answered Dr. Valentino's petition and admitted that Dr.
Valentino began his employment at HAVAA on January 13, 2014,
and was first paid wages on May 5, 2014. HAVAA also admitted
that HAVAA had received a demand for past due wages from Dr.
Valentino as well as his counsel's formal demand for the
past due wages dated September 24, 2015. HAVAA responded to
the petition with a number of defenses. For the first time,
in its reconventional demand, HAVAA claimed that Dr.
Valentino had breached the terms of the PEA by working at
Abbeville General Hospital while he was an employee of HAVAA.
summary proceeding allowed in a wage dispute pursuant to
La.R.S. 23:631 began on March 18, 2016. After testimony
began, the trial court determined the case could not be
completely resolved in a summary proceeding and reset the
case for trial on the merits as an expedited ordinary
proceeding on June 22, 2016. At the beginning of the trial,
the trial court without objection ordered that all testimony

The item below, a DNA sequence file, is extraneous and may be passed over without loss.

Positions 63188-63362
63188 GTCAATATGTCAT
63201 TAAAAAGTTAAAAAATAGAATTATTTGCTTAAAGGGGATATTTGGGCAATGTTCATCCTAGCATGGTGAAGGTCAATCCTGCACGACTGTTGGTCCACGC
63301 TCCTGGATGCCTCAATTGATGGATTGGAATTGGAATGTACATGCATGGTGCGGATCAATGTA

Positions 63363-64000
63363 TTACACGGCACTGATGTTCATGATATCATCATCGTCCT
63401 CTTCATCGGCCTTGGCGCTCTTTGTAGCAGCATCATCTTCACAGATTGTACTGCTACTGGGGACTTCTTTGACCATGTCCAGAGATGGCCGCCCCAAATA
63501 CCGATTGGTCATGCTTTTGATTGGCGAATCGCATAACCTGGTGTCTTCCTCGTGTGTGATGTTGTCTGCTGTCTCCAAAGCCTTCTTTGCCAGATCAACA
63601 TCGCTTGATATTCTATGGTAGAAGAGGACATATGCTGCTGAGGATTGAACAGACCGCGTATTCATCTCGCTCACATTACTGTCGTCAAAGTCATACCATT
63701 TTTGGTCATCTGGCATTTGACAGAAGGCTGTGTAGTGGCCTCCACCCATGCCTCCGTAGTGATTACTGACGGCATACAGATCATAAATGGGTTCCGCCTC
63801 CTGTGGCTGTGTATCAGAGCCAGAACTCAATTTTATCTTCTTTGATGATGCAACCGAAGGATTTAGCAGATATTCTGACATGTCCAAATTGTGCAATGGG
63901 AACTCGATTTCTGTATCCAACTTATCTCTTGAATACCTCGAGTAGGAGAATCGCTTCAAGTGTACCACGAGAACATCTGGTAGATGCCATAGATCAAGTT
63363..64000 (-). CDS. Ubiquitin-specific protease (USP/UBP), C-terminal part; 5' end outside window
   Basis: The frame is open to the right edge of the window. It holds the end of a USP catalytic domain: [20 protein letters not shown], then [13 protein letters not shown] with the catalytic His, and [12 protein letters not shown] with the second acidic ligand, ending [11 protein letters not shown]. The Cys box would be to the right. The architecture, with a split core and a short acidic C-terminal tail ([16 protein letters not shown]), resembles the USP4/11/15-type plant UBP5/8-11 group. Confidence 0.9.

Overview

and evidence introduced at the March 18, 2016 trial would be
considered a part of the trial record. Both Dr. Valentino and
Dr. Courville testified live at the trial on the merits.
close of trial, the matter was taken under advisement by the
trial court, who then issued written reasons in a ruling
dated July 7, 2016. A judgment in accordance with the trial
court's ruling was signed by the trial court on August
30, 2016. Dr. Valentino timely filed this appeal of the trial
court's denial of his full past due wages, penalty wages,
and failure to award the full amount of attorney fees and
litigation expenses, and requested additional attorney fees